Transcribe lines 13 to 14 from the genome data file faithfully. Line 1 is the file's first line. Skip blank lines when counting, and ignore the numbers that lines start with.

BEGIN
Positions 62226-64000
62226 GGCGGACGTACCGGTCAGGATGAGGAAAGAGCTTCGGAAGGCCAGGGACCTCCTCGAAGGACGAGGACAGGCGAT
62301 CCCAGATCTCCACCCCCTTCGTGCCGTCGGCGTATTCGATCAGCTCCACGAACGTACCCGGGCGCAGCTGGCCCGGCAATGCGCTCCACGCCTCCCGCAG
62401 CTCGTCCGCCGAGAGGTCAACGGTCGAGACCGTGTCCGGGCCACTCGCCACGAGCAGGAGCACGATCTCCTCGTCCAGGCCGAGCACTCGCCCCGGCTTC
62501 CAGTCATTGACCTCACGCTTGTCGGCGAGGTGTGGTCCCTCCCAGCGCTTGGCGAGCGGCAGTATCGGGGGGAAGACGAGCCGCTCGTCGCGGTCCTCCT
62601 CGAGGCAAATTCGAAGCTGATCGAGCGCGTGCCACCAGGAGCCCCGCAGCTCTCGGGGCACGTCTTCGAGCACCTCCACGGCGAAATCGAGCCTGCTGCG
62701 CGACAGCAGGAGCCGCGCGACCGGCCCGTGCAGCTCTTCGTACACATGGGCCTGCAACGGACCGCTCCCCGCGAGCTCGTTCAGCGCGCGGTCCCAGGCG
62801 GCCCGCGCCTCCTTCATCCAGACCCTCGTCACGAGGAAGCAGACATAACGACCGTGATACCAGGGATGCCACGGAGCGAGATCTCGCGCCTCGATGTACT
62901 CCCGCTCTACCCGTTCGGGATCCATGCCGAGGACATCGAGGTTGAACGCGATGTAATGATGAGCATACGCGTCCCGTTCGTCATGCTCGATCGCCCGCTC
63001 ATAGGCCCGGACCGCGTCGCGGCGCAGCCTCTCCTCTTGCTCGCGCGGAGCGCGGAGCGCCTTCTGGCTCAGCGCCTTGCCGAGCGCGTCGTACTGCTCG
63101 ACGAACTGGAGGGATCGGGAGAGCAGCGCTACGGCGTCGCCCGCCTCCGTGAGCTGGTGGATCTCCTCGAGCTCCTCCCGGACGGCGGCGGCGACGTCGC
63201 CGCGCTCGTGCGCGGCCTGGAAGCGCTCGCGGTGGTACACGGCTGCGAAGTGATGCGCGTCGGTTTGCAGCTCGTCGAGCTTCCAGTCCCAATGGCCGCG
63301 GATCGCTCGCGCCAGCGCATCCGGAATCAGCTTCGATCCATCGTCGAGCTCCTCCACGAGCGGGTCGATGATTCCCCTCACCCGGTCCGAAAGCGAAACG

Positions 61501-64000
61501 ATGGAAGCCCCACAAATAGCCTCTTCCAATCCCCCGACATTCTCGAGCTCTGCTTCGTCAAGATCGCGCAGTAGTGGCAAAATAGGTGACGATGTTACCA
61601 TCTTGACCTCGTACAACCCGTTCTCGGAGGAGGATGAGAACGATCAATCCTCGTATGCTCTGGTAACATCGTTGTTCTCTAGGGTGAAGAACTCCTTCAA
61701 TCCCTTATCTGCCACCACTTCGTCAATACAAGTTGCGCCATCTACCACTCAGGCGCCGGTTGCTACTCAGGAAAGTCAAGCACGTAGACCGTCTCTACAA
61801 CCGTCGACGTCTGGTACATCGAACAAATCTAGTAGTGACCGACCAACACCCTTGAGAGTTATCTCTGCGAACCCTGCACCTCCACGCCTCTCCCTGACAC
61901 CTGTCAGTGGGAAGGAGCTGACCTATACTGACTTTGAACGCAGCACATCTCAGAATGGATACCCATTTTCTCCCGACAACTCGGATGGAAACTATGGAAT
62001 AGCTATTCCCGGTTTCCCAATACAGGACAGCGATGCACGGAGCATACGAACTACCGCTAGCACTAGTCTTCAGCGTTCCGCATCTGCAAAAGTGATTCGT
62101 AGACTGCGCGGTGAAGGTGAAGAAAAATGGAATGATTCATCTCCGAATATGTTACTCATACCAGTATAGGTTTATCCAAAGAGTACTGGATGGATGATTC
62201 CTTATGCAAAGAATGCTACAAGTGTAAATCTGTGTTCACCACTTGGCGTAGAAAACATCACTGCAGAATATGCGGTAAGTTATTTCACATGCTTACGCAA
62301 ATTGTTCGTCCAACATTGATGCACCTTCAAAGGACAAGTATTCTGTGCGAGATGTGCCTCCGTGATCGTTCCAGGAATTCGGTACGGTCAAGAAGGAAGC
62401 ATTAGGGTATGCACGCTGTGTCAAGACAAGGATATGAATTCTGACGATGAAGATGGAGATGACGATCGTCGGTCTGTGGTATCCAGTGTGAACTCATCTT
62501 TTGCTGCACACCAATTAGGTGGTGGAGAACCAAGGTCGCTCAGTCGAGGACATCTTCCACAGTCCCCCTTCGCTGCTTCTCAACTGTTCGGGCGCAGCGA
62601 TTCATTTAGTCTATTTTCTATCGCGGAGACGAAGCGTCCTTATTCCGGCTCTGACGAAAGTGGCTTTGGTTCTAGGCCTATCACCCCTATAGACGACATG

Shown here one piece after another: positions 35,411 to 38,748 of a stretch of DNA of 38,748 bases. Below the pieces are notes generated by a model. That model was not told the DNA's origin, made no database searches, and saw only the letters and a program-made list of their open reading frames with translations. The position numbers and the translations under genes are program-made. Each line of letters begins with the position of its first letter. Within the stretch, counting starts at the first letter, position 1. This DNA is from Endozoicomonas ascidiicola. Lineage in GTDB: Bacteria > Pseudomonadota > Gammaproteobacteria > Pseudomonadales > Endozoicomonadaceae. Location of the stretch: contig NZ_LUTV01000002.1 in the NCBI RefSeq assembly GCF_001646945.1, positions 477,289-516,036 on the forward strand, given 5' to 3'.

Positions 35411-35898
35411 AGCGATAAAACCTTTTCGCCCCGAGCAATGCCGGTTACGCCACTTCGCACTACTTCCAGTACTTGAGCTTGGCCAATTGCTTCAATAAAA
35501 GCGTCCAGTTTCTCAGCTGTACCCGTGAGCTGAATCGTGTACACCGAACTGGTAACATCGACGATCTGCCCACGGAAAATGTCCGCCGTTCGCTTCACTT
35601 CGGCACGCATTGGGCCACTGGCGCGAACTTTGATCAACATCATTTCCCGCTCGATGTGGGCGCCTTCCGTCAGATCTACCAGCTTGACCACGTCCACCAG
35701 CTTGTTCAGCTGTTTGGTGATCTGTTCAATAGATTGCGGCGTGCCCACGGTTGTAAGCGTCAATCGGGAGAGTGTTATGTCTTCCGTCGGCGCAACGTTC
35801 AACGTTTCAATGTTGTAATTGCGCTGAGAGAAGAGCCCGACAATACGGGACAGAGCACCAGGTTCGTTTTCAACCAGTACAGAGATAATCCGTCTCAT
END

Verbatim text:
63301 GATCGCTCGCGCCAGCGCATCCGGAATCAGCTTCGATCCATCGTCGAGCTCCTCCACGAGCGGGTCGATGATTCCCCTCACCCGGTCCGAAAGCGAAACG

Positions 61501-64000